Accounts receivable reporting metrics for your investors

You need to track more than just revenue when it comes to building a healthy cash flow business.

The reality is, that revenue reports can lie, even unintentionally. Yes, it shows you how many customers you have and how much they spend with you each month, but it really doesn’t show investors how much cash is going into your bank account.

Investors aren’t as interested as they once were to see the revenue of your company. Investors are wanting to look at your accounts receivable metrics to see if your company’s cash collection is effective and if you have good cash flow.

Why are these metrics important to investors?

One thing that can’t be lied about or manipulated is the amount of cash in the bank.

Invoices can be sent which creates reported revenue. Whether that money is collected or not, it raises your monthly recurring revenue (MRR). Your MRR is inflated but no money has been sent to you. There are many other ways that your MRR can be artificially inflated.

However, strong cash collection metrics are a sign of happy customers and healthy management of financials is what investors want to see.

What should you report to investors?

Reporting an accurate picture of your finances to investors is essential. There are 2 main documents that you will need to provide;

  • Profit and Loss Statement: You have probably shared this one in the past with investors. This shows the invoices you have sent as revenue alongside all the costs associated with running your business.
  • Cash Flow Statement: This statement will include your Cash Collection Ratio (CCR), Days Sale Outstanding (DSO) and billing cohorts. This shows how your cash collections process has grown over time.

Cash Flow Statement Requirements

You are probably used to reporting revenue metrics like MRR, Annual Recurring Revenue, Average Contract Value (ACV) and Customer Acquisition Cost (CAC) from your profit and loss statement but investors are wanting to look deeper.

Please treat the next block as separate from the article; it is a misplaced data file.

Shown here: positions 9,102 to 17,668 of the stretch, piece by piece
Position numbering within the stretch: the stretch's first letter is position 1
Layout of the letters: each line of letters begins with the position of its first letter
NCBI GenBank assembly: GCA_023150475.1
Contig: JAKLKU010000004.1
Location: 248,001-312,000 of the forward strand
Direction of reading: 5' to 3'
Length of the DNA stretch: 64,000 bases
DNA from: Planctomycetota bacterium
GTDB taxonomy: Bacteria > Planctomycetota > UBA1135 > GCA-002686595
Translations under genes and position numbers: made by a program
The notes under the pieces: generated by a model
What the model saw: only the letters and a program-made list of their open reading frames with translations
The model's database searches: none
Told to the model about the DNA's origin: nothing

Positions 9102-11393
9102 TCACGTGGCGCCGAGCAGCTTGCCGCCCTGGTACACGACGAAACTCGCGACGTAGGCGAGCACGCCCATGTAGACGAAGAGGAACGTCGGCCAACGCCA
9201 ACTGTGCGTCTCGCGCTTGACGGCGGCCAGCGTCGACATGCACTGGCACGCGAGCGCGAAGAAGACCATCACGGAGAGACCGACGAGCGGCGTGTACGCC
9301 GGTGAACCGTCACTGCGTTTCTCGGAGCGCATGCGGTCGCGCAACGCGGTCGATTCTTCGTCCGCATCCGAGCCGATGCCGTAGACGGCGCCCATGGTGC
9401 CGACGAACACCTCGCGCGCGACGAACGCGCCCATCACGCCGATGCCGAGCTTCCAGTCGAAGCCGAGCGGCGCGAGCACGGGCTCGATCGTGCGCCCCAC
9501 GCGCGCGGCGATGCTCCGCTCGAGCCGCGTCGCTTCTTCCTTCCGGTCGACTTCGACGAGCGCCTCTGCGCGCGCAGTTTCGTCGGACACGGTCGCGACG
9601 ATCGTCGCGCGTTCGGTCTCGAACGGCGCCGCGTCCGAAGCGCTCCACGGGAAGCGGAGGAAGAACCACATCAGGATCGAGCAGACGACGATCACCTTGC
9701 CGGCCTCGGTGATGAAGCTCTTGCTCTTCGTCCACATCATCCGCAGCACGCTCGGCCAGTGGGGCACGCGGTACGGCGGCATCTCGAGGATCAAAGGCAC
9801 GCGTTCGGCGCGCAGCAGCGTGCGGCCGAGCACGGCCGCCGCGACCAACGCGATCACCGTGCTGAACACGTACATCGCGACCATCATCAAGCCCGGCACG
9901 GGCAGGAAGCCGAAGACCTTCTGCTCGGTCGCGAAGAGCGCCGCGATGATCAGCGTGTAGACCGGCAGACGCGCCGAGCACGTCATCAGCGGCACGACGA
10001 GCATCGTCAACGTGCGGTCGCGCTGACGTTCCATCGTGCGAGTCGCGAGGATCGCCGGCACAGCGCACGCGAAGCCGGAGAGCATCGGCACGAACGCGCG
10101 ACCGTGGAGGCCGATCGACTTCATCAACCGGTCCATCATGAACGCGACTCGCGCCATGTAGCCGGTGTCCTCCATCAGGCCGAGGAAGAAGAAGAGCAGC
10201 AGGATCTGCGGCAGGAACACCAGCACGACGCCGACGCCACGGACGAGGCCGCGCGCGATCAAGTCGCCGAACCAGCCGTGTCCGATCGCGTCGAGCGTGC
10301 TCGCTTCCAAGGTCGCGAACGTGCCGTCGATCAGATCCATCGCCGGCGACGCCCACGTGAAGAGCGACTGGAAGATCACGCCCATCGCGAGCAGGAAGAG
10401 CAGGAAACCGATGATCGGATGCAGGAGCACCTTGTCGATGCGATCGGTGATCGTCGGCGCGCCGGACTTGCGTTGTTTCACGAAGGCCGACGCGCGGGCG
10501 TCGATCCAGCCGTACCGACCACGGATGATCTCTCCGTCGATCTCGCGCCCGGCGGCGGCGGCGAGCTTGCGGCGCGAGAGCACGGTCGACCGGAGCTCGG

You are going to need to report these accounts receivable metrics to investors in your cash flow statement as mentioned above.

  • Cash collection ratio: You can calculate this ratio by looking at the cash you have collected and dividing it by your Monthly Recurring Revenue. This gives you the ratio of reported revenue that you collect in a month.
  • Billing Cohorts: These are groups of invoices that you sent out within the same month. Tracking this gives you the ability to compare your cash collection effectiveness each month.
  • Days Sales Outstanding (DSO): This is the average amount of days it takes for your invoices to get paid. 

Investors will want to see how these numbers have evolved over the years.

Know if your KPIs are on track

Before you share your metrics with investors, you need to have an understanding of what those numbers are going to mean and what exactly to aim for.

Below are a few examples you can use.

Accounts receivable metrics examples

  • Days Sales Outstanding (DSO): You should aim to keep your DSO at less than 30 days to keep your invoices from becoming overdue.
  • Cash Collection Ratio: Have a goal to reach at least a 110% cash collection ratio. This will give your company a longer runway.

    This also shows your investor that you’re actually collecting more in a month than the revenues you’re reporting.

    You’re probably wondering how you achieve this, it’s quite simple. You can collect more cash than the revenues you record when you get paid upfront. Having a portion of your customers on prepaid terms will ensure you have a healthy amount of cash in the bank.
  • Billing Cohorts: As you track your billing cohorts, you want to see a positive trend of more invoices being processed and paid in under 30 days. The closer you get to that number the better you will look on paper.

These numbers obviously are subjective and will vary from business to business, but you get the idea.

Staying on top of your cash flow metrics

To stay on top of these reports, you could hire an employee to manage the accounts receivable for your business or you can use software that automates this whole process for you.

With PencilPay, everything is automated for you. Onboarding customers through our software gives you a signed contract with saved credit card details or direct debit for easy collections. This will dramatically decrease your DSO and also increase your CCR.

Revenue and MMR can be misleading for your investors because of the way numbers can be inflated. However, the cash flow statement never lies and more investors want to see this front and center before digging into their pockets to hand you cash.

What’s next?

If you’re interested in learning more about Pencil and the power of automation, book in a demo to get in touch with the team today!